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Can mid-life career reviews unlock the potential of your largest untapped talent pool?


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New entrants, high potentials and those with specialist skill sets typically get most attention from the talent management function within organisations. But with demographic trends predicting a growing shortfall of younger people entering the workforce, retaining and maximising the contribution of the over 45s could represent an organisation’s biggest talent management challenge and opportunity. This idea reflects one of the key findings of our ‘Careers of Tomorrow’ research: that businesses are increasingly seeing the value and necessity of accessing more diverse talent pools.

In this roundtable discussion our ‘provocateur’ Laura Walker, who specialises in mid-life career consulting and coaching, outlined the business case for focusing on mid and late career employees and described how organisations are beginning to use a combination of group programmes, 1:1 coaching and line manager support to meet the needs of this population and release their often overlooked potential.

Roundtable summary

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Our Careers of Tomorrow research spotlighted demographic trends that will lead to labour shortfalls in mature economies in the near future. At the same time experienced employees want, or need, to work for longer. This suggests a business opportunity for organisations that recognise this hidden talent pool and take a creative approach to sourcing, developing, and retaining the over-45s.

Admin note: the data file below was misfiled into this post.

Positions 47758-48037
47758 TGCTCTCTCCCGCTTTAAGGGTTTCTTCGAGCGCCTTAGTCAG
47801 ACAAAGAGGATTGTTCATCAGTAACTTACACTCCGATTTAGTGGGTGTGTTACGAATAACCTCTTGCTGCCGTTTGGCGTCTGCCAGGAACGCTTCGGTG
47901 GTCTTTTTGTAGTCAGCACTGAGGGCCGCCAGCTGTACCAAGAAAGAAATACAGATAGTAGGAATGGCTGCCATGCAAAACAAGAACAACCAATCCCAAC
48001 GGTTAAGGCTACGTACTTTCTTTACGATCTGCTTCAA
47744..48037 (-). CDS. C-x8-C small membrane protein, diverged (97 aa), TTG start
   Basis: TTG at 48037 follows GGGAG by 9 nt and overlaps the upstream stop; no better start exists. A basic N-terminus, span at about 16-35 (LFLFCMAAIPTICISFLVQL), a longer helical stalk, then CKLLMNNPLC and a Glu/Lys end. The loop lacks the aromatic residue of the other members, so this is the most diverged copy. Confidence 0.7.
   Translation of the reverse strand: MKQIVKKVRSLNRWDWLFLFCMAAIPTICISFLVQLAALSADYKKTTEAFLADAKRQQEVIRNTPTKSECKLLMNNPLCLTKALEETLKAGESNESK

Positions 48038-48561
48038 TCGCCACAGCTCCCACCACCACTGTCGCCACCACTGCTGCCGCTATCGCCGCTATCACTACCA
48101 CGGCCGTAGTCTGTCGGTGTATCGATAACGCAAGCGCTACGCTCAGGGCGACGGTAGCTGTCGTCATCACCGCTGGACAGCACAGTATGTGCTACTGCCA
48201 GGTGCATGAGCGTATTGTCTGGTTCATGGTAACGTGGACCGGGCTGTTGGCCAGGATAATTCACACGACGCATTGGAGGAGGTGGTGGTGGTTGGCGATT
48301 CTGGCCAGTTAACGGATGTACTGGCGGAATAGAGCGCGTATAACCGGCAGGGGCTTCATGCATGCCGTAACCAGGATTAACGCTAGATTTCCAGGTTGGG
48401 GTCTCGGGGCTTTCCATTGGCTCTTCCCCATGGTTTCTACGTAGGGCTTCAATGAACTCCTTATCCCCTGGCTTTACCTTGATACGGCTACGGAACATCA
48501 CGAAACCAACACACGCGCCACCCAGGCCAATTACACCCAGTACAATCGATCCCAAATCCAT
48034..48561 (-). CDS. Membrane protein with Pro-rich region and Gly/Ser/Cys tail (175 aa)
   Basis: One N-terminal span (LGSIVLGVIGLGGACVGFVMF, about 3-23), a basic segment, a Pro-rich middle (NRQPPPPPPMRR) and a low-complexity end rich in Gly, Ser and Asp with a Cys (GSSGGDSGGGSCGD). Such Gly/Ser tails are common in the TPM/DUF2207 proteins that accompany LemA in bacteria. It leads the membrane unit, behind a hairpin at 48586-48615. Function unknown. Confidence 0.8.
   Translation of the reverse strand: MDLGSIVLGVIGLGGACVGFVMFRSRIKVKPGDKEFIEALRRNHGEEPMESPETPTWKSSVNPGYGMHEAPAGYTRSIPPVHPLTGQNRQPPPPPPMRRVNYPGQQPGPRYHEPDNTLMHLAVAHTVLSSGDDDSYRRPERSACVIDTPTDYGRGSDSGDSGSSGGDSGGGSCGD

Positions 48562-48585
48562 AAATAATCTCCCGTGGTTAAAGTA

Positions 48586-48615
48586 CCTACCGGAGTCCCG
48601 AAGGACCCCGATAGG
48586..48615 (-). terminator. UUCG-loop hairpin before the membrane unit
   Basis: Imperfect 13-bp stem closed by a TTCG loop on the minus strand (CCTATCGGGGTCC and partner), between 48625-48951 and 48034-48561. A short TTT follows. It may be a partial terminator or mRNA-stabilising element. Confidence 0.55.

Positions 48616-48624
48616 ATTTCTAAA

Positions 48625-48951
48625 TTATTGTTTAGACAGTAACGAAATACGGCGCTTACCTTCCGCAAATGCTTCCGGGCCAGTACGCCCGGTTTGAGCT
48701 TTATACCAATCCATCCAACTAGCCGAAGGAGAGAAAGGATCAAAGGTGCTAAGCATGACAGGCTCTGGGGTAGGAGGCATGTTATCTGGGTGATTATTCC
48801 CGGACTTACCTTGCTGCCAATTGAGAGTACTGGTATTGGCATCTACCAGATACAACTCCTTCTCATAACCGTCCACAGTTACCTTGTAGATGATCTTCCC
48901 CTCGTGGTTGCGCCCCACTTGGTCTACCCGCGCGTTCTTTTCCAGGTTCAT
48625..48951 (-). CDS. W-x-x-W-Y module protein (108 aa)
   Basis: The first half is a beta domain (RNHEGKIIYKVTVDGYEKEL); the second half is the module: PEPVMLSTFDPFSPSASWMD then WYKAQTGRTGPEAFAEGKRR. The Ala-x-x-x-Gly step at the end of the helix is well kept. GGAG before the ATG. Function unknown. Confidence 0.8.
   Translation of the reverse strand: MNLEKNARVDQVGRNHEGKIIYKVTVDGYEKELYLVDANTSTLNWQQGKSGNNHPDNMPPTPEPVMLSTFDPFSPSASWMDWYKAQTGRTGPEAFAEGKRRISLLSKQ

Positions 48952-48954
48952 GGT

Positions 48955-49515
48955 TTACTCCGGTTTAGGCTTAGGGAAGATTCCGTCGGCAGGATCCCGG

Part 1: Insight

Participants discussed the extent to which they currently have a differentiated approach to career development based on life or career stage.

Their initial response was that, except for flexible working arrangements and career break schemes, their support was not life or career-stage specific. However, references to graduate schemes, high potential and emerging leader programmes, talent pipelines, and leveraging the capabilities of ‘digital natives’ indicated that the focus of their attention, investment and activity is on younger workers at the early career stage.

By comparison, the career support and messaging for older workers is part of a more general emphasis on the need for continuous learning, adaptability and up-skilling.

Part 2: Innovation

Laura Walker, a mid-life careers consultant and coach with multi-sector experience, provided a research-based insight into the unique nature and potential of mid-life workers. Laura challenged the group to consider the idea that most of their future talent may have been in their business for some time. It’s revealing then that while more than 90% of over-50s want to progress their career, and mid-life is a proven time for growth and re-invention, organisations spend 50% less on their learning and development.

Laura explained this by introducing and then de-bunking some popular and damaging misconceptions about older workers, for example that they are resistant to change and behind with technology. Instead, she encouraged us to see this group as a lynchpin of future success on account of their productivity, wisdom and potential.

Recognising the business case, some organisations are providing mid-life career reviews/MOTs. These help employees to ‘pause and take stock’. Others are supporting the continuous learning and upskilling of older workers via coaching and on-line resources.

Part 3: Impact

Takeaways from our discussion included these thoughts:

  • Building a culture where it’s ok to dial your career up or down at any age.
  • Focusing more on age as an aspect of an effective D&I strategy.
  • Recruiting ‘career returners’ with key skills and the right attitude from other sectors.
  • Using HR data to better understand all age groups and to inform the career coaching provided by leaders.
  • Checking for age-based bias, including individuals who rule themselves out of opportunities.
  • Promoting cross-generational mentoring.

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